World Premiere of Betty Shamieh’s
The Black Eyed style of speech is all in the same monotones, and it tends to become tedious with little or no action. One is reminded of plays by Aeschylus or Euripides, but this is not as exciting as the Greek tragedies. The long dissertations on seduction, rape and virginity become very preachy.
All of the women believe they are standing outside the door to the room of martyrs, each believing she is a martyr for religion or nation. Aiesha (Nora El Samahy) has already been in the room and left of her own volition. At the beginning we do not why she had left the room but we discover the reason by the end of the drama. The other three are fervent but afraid to enter the secret room.
Delilah (Sofia Ahmad) is the first to tell her story, and it is her version of the famous bible story of Samson. We find out that Samson was a “ladies man” and he liked to sleep around a lot. She believes she is a martyr, as she says “No one tells the rest of my story. That Samson only killed the Philistines in the banquet hall. Had he lived and had I not wrung his secret from him, he would have slaughtered us all.” She also reminds the others that Philistine is the old word for Palestine, making her an ancestor of the other women.
Tamam (Bridgette Loriaux) is a victim of the medieval Christian Crusades and she tells the story of her beloved brother, who is held captive by the crusaders. She brought delicious food to his captors, hoping the misguided effort would free him. The captors thanked her for the food and then raped her in front of the brother. As a result of the rape, her own fiancé's family refused to allow their son to married her.
The Black Eyed was originally a 40-minute one-act called The Architect, with the other three women being a Greek chorus speaking stylized verse. The Architect section concludes the current play, with the character played by Atosa Babaoff. At first she refuses to identify the object of her mission, stating that she is not articulate. Her recourse is “Why must I speak in words when I think in images? I’m an architect of unseen structures and buildings that will never be built. I am the mother of children who will never be born.”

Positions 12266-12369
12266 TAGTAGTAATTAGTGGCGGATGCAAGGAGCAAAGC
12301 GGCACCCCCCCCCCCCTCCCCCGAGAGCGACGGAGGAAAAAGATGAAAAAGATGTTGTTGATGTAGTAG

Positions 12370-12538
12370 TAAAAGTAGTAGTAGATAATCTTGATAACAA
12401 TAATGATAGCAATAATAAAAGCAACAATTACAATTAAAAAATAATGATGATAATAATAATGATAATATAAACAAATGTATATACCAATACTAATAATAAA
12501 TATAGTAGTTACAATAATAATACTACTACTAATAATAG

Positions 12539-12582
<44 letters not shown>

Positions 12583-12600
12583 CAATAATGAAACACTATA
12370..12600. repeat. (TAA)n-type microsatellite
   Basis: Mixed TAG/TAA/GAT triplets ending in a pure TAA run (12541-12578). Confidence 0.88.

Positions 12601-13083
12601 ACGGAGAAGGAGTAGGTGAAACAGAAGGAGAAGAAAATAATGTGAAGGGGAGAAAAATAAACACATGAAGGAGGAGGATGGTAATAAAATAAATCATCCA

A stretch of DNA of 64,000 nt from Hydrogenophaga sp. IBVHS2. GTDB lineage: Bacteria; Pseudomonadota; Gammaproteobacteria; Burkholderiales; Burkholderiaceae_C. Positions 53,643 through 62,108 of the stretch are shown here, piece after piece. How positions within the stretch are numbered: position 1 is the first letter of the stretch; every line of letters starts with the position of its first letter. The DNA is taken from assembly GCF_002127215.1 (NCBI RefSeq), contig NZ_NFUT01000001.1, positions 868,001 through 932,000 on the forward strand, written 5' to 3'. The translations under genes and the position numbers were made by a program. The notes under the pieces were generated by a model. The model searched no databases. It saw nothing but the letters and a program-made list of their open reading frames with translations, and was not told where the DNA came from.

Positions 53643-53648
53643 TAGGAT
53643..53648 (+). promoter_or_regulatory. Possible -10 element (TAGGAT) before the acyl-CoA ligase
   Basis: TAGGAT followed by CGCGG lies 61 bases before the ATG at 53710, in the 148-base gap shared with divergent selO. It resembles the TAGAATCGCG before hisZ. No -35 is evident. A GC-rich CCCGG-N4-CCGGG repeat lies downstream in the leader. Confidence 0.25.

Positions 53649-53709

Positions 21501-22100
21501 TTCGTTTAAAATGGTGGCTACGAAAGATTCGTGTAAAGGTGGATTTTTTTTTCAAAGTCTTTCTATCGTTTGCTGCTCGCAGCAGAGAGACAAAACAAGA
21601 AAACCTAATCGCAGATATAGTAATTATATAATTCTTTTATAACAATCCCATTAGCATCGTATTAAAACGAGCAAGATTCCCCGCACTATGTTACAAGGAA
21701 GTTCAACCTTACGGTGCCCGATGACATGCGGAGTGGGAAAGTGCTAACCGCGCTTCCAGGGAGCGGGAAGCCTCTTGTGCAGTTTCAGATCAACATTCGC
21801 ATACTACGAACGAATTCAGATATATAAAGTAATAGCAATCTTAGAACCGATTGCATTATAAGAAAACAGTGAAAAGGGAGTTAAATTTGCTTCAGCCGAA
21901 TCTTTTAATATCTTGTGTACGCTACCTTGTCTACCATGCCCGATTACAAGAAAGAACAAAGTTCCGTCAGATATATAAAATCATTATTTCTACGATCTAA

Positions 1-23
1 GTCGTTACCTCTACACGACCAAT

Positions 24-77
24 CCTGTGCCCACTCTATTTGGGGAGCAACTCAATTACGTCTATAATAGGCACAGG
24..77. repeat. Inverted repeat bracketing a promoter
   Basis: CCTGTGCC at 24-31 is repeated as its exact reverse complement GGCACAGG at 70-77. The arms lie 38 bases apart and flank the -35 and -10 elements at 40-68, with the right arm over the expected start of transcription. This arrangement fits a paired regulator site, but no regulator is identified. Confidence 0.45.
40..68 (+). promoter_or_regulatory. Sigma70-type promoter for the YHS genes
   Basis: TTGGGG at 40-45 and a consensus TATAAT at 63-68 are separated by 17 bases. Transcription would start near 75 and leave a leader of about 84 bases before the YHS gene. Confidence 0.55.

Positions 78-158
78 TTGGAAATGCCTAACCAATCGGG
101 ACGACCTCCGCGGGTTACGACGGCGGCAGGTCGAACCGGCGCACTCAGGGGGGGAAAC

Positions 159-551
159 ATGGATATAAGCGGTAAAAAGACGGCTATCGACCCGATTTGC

The Architect is a 35-year-old modern secular woman whose story is very interesting. It is part realistic and part fantasy as she is relates she is a Christian Arab woman who loved movies and she wanted her death to be so romantic that she would appear on Oprah. Actually, she was a virgin on an airplane flying to a job interview when terrorists hijacked the aircraft, causing it to crash, killing all passengers.
Aiesha's explanation as to why she exited from the secret room is finally revealed to the audience. She was a self-sacrificing human bomb in a situation that went terribly wrong.
The Black Eyed actresses are all very good, even with the monotone voices that occasionally slip into some clever modern references in the story of the Architect. Atosa Babaoff tends to race through her monologue and sometimes it is hard to determine what she is saying, with words rapidly coming out of her mouth. Betty Shamieh’s solo speech becomes confusing as to what is fantastic and what is reality.
Kris Stone's set design is interesting. The Magic Theatre has stripped the stage to its concrete walls. There is a row of clocks set at different times on these walls. There is a long loading dock and bales of newspapers about the floor. Director Jessica Heidt's pacing is good.
The Black Eyed is part of the trio in the Hot House Series. The drama will be playing with John Belluso’s The Rules of Charity and Victor Lodato’s 3F, 4F through June 19th at the Magic Theatre, Building D, Fort Mason Center, San Francisco, Ca. For tickets call 415-41-8822 or visit magictheatre.org for times and dates.